2016-03-01

    Full Text Available Altitude exposure increases the body’s need for iron (Gassmann and Muckenthaler, 2015, primarily to support accelerated erythropoiesis, yet clear supplementation guidelines do not exist. Athletes are typically recommended to ingest a daily oral iron supplement to facilitate altitude adaptations, and to help maintain iron balance. However, there is some debate as to whether athletes with otherwise healthy iron stores should be supplemented, due in part to concerns of iron overload. Excess iron in vital organs is associated with an increased risk of a number of conditions including cancer, liver disease and heart failure. Therefore clear guidelines are warranted and athletes should be discouraged from ‘self-prescribing” supplementation without medical advice. In the absence of prospective-controlled studies, decision tree analysis can be used to describe a data set, with the resultant regression tree serving as guide for clinical decision making. Here, we present a regression tree in the context of iron supplementation during altitude exposure, to examine the association between pre-altitude ferritin (Ferritin-Pre and the haemoglobin mass (Hbmass response, based on daily iron supplement dose. De-identified ferritin and Hbmass data from 178 athletes engaged in altitude training were extracted from the Australian Institute of Sport (AIS database. Altitude exposure was predominantly achieved via normobaric Live high: Train low (n = 147 at a simulated altitude of 3000 m for 2 to 4 weeks. The remaining athletes engaged in natural altitude training at venues ranging from 1350 to 2800 m for 3-4 weeks. Thus, the “hypoxic dose” ranged from ~890 km.h to ~1400 km.h. Ethical approval was granted by the AIS Human Ethics Committee, and athletes provided written informed consent. An in depth description and traditional analysis of the complete data set is presented elsewhere (Govus et al., 2015. Iron supplementation was prescribed by a sports physician

  2. Isoenzymatic variability in progeny of Pinus mugo Turra x Pinus sylvestris L. hybrids from Bór na Czerwonem, in experimental culture

    Directory of Open Access Journals (Sweden)

    Maria A. Bobowicz

    2014-02-01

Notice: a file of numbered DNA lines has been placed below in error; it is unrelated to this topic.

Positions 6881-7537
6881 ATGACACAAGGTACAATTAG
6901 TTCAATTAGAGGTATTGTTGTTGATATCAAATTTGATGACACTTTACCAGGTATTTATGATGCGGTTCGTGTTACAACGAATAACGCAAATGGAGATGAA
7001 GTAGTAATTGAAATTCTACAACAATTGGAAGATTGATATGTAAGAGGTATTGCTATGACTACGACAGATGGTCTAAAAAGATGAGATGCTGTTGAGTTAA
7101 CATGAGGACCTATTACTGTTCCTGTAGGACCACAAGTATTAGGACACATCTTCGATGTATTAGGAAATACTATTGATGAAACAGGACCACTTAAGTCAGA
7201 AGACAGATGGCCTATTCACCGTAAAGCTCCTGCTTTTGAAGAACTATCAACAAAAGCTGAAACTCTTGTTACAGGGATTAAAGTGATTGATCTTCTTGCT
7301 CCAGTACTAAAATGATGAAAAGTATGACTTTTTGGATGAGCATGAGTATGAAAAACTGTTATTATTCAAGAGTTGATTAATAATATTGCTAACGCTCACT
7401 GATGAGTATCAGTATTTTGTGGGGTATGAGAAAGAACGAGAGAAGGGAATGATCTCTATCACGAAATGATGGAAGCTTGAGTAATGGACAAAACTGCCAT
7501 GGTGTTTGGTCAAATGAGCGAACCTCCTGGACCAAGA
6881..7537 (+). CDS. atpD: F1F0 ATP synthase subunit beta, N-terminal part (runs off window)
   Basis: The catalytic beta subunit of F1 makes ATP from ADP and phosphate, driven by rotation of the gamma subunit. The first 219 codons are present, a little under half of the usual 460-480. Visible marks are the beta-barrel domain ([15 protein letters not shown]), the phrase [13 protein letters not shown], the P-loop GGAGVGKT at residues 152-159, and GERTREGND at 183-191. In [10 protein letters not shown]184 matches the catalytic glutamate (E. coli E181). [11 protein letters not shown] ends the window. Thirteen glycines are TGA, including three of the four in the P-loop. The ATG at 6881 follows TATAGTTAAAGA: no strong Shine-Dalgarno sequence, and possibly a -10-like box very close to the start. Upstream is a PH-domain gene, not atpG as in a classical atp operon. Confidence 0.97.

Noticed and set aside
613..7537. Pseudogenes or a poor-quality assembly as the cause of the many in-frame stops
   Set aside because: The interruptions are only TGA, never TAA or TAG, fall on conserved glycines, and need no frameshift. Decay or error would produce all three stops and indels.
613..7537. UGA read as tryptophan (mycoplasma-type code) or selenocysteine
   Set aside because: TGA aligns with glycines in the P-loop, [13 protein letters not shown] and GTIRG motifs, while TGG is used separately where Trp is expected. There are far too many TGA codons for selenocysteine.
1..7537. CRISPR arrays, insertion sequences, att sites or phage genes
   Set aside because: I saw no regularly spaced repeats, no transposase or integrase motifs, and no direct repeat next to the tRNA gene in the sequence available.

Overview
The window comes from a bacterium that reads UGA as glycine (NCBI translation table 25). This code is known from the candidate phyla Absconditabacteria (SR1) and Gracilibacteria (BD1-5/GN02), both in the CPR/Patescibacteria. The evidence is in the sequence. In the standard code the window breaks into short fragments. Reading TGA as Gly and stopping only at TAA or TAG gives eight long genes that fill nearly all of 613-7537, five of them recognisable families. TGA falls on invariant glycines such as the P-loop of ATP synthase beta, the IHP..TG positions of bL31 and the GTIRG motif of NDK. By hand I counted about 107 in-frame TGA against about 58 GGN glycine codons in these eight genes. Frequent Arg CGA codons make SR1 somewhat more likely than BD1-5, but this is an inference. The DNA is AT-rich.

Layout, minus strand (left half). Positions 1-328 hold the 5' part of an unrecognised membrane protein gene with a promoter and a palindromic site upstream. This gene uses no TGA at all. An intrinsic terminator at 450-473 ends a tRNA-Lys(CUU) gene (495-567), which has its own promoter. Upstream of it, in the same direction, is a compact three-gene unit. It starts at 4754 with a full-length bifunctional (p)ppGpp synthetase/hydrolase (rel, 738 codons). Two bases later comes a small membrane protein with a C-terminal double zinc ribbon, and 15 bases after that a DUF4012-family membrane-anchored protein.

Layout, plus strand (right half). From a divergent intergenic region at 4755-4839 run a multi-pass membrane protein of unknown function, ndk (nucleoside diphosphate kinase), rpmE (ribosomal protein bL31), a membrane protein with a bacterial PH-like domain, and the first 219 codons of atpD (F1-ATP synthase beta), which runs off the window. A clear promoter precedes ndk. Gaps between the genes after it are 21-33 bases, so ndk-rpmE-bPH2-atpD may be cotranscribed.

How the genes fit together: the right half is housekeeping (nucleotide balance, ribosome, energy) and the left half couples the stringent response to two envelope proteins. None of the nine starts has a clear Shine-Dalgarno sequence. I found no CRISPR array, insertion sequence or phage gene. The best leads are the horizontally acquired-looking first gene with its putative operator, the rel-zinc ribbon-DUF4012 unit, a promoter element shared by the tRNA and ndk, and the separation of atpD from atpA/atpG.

Full Text Available The article describes the genetic structure of 12-year old seedlings. They were grown in an experimental culture representing the progeny of natural hybrids of Pinus mugo Turra and Pinus sylvestris L. from the peatbog Bór na Czerwonem. The studies were carried out on seedlings, employing electrophoresis of enzymatic proteins from winter buds. Parallel isoenzymatic analyses were also conducted for trees of P. mugo Turra from Tatra Mountains and for P. sylvestris L. trees from Białowieża in order to determine similarities of the hybrids to the 'pure' species, thought to represent parental forms, and for natural hybrids from Bór na Czerwonem. The obtained electrophoretic patterns made the determination of genetic structure of the population possible, namely of the observed heterozygosity, expected heterozygosity, Wright's fixation index and coefficients of similarity according to Nei and Hedrick. Genetic distances between the populations were also estimated. The variability of 11 enzymatic loci demonstrated the highest level of variability in the population of hybrids. Coefficients of genetic differentiation (GST and of gene flow, (Nm suggested a close relationship of the hybrids to P. mugo which may indicate an introgressive type of the hybrid swarm, from which the studied trees originated. The analysis of genetic similarity coefficients, according to Nei and Hedrick, demonstrated also an extensive similarity of the two hybrid groups to P. mugo. However, upon analysis of individual enzymatic loci, some of them highly resembled P. mugo while others were similar to P. sylvestris. The closest genetic similarity was demonstrated for the group of hybrids from the peatbog and the respective of hybrides group from culture. The variable gene expression as well as asymmetric inheritance of isoenzymes provided additional evidence of the introgressive character of the studied trees from the hybrid population.